Jigsaw (Wellcome Images)

Every so often — not often enough — I run across a paper that’s so ridiculously ingenious that it just makes me laugh with pleasure.

Ladies and gentlemen, a round of applause, please, to Shou-Wei Ding, of the Center for Plant Cell Biology at UC Riverside, for his Rube Goldberg-esque brilliant technique for identifying new viruses. 1

Background: Small interfering RNA (siRNA, 2 or RNAi) is pretty well known nowadays, especially since three of its discoverers were given Nobel Prizes a few years ago. These small RNAs are found in most eukaryotes — plants, insects, worms, as well as birds and mammals. In fact, siRNA was first discovered in plants and then was widely used in insects and worm research well before it was shown in mammals. In mammals, we tend to think of small RNAs as having regulatory functions. In plants, insects, and worms, there are certainly regulatory siRNAs, but siRNAs are also used as an important part of their antiviral immune response. (Unsurprisingly, plant and insect viruses themselves have defenses against these siRNAs, by producing anti-siRNA genes.)

siRNAs are small (duh), maybe 20-30 bases long. Without going into mechanisms more than necessary, they recognize specific sequences of their target RNA (by being complementary to the target). When they bind to their target, they cause that target RNA to be chopped up into small pieces. Some of those small pieces can then act as new siRNA and the cycle continues.

Ding’s group reasoned that (1) if insect viruses are being attacked by siRNA, and (2) the viruses are then chopped up into new siRNA, then (3) all you have to do is piece together the siRNA, to recover the virus sequence.

Seems sort of obvious now that I put it together that way, but I would have said that there’s no way it would work — not enough coverage, I would have said, you’d only see a tiny fraction of the genome. Even if there was enough coverage, how would you find the virus pieces in the huge pool of other siRNAs? And even if you could do that, how would you piece them together? It would be like a jigsaw puzzle where every piece was just a tiny snippet of blue sky.

But, wonderfully, it actually worked for Ding’s group. Not only did they identify viruses that they knew should be there, they also pulled out five brand-new viruses out of their insect cells:

In this study, we found that viral small silencing RNAs produced by invertebrate animals are overlapping in sequence and can assemble into long contiguous fragments of the invading viral genome from small RNA libraries sequenced by next-generation platforms. Based on this finding, we developed an approach of virus discovery in invertebrates by deep sequencing and assembly of total small RNAs (vdSAR) isolated from a host organism of interest. Use of this approach revealed mix infection of Drosophila cell lines and adult mosquitoes by multiple RNA viruses, five of which were previously undescribed.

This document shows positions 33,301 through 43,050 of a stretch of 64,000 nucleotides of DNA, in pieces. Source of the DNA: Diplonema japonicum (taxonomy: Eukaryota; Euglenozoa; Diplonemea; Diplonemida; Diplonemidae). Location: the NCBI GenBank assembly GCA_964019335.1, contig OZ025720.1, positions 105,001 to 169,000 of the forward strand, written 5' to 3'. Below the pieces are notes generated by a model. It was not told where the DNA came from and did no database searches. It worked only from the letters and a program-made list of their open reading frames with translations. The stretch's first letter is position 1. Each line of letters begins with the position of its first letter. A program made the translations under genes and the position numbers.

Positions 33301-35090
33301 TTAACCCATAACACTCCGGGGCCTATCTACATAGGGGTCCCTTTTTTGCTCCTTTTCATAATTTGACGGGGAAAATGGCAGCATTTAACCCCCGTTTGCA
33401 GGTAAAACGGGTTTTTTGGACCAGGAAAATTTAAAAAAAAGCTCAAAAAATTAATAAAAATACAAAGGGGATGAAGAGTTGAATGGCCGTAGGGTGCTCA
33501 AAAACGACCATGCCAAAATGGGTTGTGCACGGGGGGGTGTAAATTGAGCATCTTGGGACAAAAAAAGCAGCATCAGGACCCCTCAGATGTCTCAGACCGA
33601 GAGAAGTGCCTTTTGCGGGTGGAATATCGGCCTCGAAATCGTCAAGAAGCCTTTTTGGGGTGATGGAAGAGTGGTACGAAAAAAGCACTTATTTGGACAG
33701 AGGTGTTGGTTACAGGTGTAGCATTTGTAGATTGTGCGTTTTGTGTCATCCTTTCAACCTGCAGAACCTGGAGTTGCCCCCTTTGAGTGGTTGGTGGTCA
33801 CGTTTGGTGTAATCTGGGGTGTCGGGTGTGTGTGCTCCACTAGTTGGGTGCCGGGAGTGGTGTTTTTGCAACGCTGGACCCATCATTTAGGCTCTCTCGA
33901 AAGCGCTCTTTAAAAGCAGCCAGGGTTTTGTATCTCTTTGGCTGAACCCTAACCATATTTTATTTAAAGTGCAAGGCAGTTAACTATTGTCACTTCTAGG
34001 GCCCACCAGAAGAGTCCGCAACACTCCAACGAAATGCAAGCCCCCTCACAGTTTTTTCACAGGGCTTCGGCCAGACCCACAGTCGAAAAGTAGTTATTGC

Ding 2010 virus genome assembly
“Virus discovery in OSS cells by viral genome assembly from sequenced viral piRNAs of 25–30 nucleotides in length after viral siRNAs were removed.”

The ability to piece these tiny fragments together is a spin-off of the new genome sequencing platforms, which by their nature make very short reads that have to be computationally stitched back together. Most of these new platforms make slightly longer fragments than siRNA size, but they’re in the same ballpark and I guess the same approaches work.

As far as the coverage, they didn’t find 100% of the genomes, but they got a really surprisingly high fraction back — 80% to 95% or more of the various viruses.

Not only that, they got really new viruses:

As a result, none of the four viruses could be assigned into an existing virus genus. This suggests that vdSAR is capable of discovering viruses that are only distantly related to known viruses.

Giving credit where it’s due, another group recently, and independently, used a similar approach to identify viruses in sweet potatot plants3 but I didn’t notice that article until Ding pointed it out.

Whether or not this technique proves useful in the long run, it’s just so ingenious that I want it to succeed.

  1. Wu, Q., Luo, Y., Lu, R., Lau, N., Lai, E., Li, W., & Ding, S. (2010). Virus discovery by deep sequencing and assembly of virus-derived small silencing RNAs Proceedings of the National Academy of Sciences, 107 (4), 1606-1611 DOI: 10.1073/pnas.0911353107[]
  2. I’m going to call all of the various types of small RNAs “siRNA” here, but that’s just shorthand, there are different subclasses that I won’t go into[]
  3. Kreuze, J., Perez, A., Untiveros, M., Quispe, D., Fuentes, S., Barker, I., & Simon, R. (2009). Complete viral genome sequence and discovery of novel viruses by deep sequencing of small RNAs: A generic method for diagnosis, discovery and sequencing of viruses Virology, 388 (1), 1-7 DOI: 10.1016/j.virol.2009.03.024[]